We are a commune of inquiring, skeptical, politically centrist, capitalist, anglophile, traditionalist New England Yankee humans, humanoids, and animals with many interests beyond and above politics. Each of us has had a high-school education (or GED), but all had ADD so didn't pay attention very well, especially the dogs. Each one of us does "try my best to be just like I am," and none of us enjoys working for others, including for Maggie, from whom we receive neither a nickel nor a dime. Freedom from nags, cranks, government, do-gooders, control-freaks and idiots is all that we ask for.
I hadn't heard about the new medical dummies until I saw it in The New Yorker. I have to say that I think it's a wonderful thing, mainly for medical emergencies. There is nothing wrong with American medical education - best in the world - but the fact is that when you graduate, and it's your first night covering a NYC emergency room as an intern, you do see things you've never seen before, and you don't have time to think.
I'll never forget one night in my first month when I was the only medical intern on duty in the ER. I had 17 patients in there. One acute MI who coded and didn't make it, one respiratory failure who didn't make it, a rule-out MI who didn't have one (we didn't do the enzymes then), a bad asthmatic who finally did well, a total-body disintegration from a nursing home, a drunk with acute pancreatitis, a diabetic with an acute hyperglycemia who we got under control but later died of aspiration pneumonia, various gomers here and there trying to either die or to fall off their gurneys ("Gomers go to ground", remember House of God? Good book), an arrhythmia or two - can't remember, an upper GI bleed vomiting blood, and who knows what else. With time to think, I could have taken care of any one of them fine. After a year of that, everything became routine.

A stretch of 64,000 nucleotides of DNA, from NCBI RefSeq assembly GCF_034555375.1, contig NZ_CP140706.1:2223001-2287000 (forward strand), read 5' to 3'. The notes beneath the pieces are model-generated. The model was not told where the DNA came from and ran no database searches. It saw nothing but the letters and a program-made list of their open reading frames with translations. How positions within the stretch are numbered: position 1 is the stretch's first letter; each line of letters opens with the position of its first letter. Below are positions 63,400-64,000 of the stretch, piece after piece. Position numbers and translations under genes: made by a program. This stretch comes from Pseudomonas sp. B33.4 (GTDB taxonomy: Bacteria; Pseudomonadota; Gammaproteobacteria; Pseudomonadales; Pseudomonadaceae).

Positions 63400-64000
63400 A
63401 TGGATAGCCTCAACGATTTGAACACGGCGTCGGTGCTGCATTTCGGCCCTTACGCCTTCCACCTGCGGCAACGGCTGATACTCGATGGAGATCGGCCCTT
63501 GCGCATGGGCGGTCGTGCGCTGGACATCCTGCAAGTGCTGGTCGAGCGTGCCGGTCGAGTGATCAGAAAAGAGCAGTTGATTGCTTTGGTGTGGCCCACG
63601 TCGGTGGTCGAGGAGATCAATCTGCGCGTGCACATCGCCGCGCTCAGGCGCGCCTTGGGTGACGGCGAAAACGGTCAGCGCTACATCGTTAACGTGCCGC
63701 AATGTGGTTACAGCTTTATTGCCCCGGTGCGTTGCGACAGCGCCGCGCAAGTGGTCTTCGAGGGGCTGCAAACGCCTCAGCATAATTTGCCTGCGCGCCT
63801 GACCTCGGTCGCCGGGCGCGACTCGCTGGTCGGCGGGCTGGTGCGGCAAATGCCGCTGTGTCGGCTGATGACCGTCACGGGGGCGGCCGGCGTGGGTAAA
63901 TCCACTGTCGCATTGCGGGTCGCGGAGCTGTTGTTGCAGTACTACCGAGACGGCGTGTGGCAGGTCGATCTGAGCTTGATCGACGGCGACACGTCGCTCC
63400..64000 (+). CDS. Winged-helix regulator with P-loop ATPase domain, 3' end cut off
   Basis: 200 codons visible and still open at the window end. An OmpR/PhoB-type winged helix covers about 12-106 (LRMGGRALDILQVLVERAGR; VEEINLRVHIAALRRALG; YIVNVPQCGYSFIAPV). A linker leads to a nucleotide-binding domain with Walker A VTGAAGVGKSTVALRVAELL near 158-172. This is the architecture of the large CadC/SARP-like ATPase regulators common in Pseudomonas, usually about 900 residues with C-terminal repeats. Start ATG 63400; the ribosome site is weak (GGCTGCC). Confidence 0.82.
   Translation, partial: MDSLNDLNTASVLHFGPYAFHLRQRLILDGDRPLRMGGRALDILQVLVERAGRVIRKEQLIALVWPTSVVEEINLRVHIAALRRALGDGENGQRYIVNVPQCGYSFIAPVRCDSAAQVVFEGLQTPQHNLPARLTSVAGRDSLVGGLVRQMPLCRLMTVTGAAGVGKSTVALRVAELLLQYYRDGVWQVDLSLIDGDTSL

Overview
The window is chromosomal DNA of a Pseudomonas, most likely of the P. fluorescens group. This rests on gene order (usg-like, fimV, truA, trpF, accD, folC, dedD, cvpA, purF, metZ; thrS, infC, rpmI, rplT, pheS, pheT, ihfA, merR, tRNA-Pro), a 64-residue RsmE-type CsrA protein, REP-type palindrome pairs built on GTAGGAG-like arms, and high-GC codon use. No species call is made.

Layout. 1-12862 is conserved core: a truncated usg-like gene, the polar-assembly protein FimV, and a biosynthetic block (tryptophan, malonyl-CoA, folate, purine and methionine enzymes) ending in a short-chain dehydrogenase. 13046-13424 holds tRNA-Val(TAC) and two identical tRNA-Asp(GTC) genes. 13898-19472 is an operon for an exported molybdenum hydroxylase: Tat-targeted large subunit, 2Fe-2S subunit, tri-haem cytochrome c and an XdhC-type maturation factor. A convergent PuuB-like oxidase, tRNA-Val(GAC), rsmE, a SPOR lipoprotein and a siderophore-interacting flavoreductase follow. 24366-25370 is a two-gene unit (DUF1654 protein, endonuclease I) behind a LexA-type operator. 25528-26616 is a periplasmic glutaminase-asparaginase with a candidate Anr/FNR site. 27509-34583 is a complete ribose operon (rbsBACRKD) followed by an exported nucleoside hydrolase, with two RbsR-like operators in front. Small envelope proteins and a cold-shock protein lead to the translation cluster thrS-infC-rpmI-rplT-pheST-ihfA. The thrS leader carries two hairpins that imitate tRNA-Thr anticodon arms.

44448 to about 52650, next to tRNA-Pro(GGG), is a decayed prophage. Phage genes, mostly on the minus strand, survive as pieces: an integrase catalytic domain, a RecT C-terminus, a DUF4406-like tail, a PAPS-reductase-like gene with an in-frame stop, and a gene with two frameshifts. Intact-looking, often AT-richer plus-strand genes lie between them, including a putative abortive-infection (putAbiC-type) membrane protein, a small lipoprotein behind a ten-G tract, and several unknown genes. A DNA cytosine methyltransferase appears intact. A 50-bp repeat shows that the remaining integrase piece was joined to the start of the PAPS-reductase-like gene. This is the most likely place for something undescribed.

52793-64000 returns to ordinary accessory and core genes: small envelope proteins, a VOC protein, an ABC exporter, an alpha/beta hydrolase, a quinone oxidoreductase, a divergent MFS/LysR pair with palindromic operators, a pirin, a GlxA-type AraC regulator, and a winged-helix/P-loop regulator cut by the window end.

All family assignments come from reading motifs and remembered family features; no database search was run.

In the ER, it's about rapid, accurate diagnosis. What is surgical, what is medical, and what can wait. Diagnosis is easy in books, tough in real life. Not only do I wish I had had a week to be challenged by one of these new dummies, I wouldn't even mind it now, even though it's been decades since I've done ER work. I've heard that aviation simulators can almost give pilots heart attacks, so I'm sure that a few hours with the dummy would be quite an adventure. Worth paying for.
Read the piece about medical simulation. Written with The New Yorker's usual craftsmanship.